Johann Elert Bode, Pl. 10 Pegasus, Equuleus, Delphinus; Uranographia sive astrorum descriptio..., 1797–1801, uncolored engraving
Enjoy significant savings on Pl.10 Pegusus, Equuleus, Delphinus, a remarkable celestial map from Johann Elert Bode’s, Uranographia, sive astrorum descriptio viginti tabulis aenis incisa ex ex recentimmis et absolotissimis astronomorum observationibus. (Uranographia, or the stellar description of the twenty panels with brass engravings from recent astronomers observations), published in Berlin, 1797–1801.
This fascinating and beautiful work is a classic rendering of the constellations. Plate 10 features constellations of the mythical winged horse, Pegasus, the head of a foal, Equuleus, and the dolphin, Delphinus. Bode's work sought to encompass the knowledge of astronomers from the time of Ptolemy until the beginning of the nineteenth century.
The engraved plates are accompanied by a catalogue, Allgemeine Beschreibung und Nachweisung der Gestirne nebst Verzeichnis der geraden Aufsteigung und der Abweichung von 17240 Sternen. (The constellations of the stars as well as the list of straight ascension and the deviation of 17,240 stars), also published in Berlin, which lists 17,240 stars, more than any other star atlas.
In the catalog’s preface, Bode provides an overview of his celestial maps and their use, and presents the subject in the larger context of a sacred contemplation of wonders (translated below from German).
This work, which contains principally a complete catalog of the place occupied by all the fixed stars; double, nebulae, and clusters, which are indicated in my Uranography or Atlas of the Celestial Maps in 20 sheets of the greatest form, is of an indispensable necessity for every astronomer, and may become very useful to lovers of high astronomy. It appears here, working with the greatest economy, on 24 sheets, after having cost me five years, and a lot of time and trouble. The whole reflection of the work is sacred to the friends of heaven, who consecrate their leisure to the contemplation of its wonders. I suppose that besides the possession of Uranography, they desire to be instructed in several points relating to the explanation and use of celestial maps, and to learn...the stars in the order of their different constellations.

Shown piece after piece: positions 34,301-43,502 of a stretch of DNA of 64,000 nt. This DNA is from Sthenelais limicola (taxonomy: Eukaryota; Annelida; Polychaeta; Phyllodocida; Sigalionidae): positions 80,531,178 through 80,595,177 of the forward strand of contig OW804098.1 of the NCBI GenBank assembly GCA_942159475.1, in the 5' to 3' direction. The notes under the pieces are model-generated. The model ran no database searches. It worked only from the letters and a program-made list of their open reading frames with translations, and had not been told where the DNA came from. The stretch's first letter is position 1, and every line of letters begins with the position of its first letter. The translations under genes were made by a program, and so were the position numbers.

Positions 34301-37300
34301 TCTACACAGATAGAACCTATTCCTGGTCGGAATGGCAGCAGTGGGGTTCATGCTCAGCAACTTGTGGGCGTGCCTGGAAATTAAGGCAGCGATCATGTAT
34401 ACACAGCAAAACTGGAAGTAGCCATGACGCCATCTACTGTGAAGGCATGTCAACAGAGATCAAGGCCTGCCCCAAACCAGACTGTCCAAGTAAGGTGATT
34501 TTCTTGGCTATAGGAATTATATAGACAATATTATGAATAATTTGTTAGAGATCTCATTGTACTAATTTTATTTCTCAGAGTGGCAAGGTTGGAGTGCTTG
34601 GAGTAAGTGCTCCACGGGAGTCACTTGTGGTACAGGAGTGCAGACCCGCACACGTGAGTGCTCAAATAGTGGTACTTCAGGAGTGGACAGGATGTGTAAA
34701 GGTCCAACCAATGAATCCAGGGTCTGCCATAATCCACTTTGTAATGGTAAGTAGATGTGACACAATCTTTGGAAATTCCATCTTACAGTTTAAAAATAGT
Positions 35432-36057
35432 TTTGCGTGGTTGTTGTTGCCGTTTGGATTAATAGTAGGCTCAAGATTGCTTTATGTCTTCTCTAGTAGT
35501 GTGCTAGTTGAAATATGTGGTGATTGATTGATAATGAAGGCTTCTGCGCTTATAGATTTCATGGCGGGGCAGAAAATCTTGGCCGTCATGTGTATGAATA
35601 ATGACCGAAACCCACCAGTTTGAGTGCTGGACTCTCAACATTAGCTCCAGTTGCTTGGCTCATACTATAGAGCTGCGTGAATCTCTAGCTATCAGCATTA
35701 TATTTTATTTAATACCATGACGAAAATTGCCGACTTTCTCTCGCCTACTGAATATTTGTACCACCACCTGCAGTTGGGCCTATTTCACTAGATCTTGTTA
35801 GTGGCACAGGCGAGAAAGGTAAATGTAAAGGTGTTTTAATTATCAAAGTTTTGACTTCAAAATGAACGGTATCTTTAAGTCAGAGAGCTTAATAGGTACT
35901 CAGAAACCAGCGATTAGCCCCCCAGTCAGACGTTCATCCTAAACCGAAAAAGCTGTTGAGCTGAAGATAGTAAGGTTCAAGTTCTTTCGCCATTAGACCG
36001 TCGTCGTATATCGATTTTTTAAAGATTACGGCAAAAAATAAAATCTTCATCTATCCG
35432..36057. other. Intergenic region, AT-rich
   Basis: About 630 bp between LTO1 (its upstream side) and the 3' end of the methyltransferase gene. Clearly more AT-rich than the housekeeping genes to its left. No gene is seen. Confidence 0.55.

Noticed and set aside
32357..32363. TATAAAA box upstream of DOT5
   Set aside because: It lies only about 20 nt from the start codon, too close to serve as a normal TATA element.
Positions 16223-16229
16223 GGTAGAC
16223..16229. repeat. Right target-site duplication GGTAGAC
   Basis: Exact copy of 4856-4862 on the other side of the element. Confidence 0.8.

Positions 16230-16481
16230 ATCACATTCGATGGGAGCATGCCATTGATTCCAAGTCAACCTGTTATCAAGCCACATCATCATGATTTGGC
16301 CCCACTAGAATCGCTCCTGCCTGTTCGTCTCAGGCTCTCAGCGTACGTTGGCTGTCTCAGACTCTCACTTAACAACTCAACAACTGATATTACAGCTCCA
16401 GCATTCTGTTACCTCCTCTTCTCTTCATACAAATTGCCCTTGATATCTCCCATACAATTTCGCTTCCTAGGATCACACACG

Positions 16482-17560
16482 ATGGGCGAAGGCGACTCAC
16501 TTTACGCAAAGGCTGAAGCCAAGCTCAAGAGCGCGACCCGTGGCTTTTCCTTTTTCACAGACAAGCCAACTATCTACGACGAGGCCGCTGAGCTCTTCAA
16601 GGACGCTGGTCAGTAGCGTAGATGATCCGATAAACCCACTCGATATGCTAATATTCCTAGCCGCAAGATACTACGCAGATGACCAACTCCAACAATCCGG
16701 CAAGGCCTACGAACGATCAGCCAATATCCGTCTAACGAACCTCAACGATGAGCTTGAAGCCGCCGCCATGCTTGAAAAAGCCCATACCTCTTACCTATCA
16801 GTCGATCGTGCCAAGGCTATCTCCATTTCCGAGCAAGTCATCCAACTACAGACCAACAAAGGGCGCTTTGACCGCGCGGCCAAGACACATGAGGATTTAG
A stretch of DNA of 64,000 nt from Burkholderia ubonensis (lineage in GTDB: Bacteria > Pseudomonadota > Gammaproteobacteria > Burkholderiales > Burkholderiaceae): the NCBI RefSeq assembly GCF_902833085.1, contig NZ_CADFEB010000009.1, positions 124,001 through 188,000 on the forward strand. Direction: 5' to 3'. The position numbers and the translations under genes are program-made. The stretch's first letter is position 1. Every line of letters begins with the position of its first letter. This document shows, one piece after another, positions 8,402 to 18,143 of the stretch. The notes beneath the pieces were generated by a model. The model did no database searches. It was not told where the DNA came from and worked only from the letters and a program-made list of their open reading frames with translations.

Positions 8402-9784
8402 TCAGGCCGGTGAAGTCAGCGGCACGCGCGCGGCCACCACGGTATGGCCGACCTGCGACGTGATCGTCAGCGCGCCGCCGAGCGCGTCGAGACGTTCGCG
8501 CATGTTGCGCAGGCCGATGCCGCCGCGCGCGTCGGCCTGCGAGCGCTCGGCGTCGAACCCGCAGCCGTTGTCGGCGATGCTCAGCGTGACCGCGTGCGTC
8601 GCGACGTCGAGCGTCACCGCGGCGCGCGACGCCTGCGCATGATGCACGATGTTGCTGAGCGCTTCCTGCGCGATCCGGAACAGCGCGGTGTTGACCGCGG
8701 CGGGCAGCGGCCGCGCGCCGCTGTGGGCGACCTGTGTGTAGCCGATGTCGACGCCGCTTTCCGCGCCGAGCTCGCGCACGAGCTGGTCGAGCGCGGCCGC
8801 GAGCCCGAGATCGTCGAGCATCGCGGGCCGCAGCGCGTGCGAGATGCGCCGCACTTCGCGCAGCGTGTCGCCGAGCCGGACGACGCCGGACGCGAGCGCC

An exquisite example of Bode's celestial maps, fine engraving, double-elephant size: 26.5 x 38.75 inches.
Published in Berlin by Berolini in five parts from 1797 to 1801, Bode’s monumental work, Uranographia site Astrorum Descriptio… is the largest celestial star map ever produced and the last of the great star atlases of the Golden Age of the Celestial Atlas. The work of thirty astronomers of the preceding 200 years, including Lacaille, Lalande, Messier, and William Herschel is synthesized in this atlas, and over 100 constellations and asterisms are depicted, many added by Bode. In addition, it includes all stars visible to the naked eye. Some 2,500 nebulae catalogued by William Herschel late in 1700s also are shown. Bode’s accompanying catalogue, Allgemeine Beschreibung und Nachweisung der Gestirne nebst Verzeichnis der geraden Aufsteigung und der Abweichung von 17240 Sternen. (Berlin), lists 17,240 stars, more than any other atlas.
The German mathematician and astronomer Johann Elert Bode (1747– 1826), was the eldest son of nine children born to a merchant. His father educated him to follow him into his business as a merchant. During his youth, he developed an interest in mathematics, geography, and astronomy, and he built a telescope and observatory in the garret of his family’s home.
In 1765, Bode was introduced to the mathematics professor, Johann Georg Busch (1728–1800), who gave Bode access to his library and instruments. Bode’s first publication, on solar eclipse of August 5, 1766, appeared when he was 19 years old. Bode also observed the transit of Venus June 3, 1769, and an made an independent co-discovery of the comets of 1769 and 1770. He is best known for Bode’s law (Bode, 1772), or the Titius-Bode Law, an empirical law that determines planetary distances, originally found by J.D. Titius (1729–96). In 1787, Bode became Director of the Berlin Observatory, a post he held until 1825, one year before his death.
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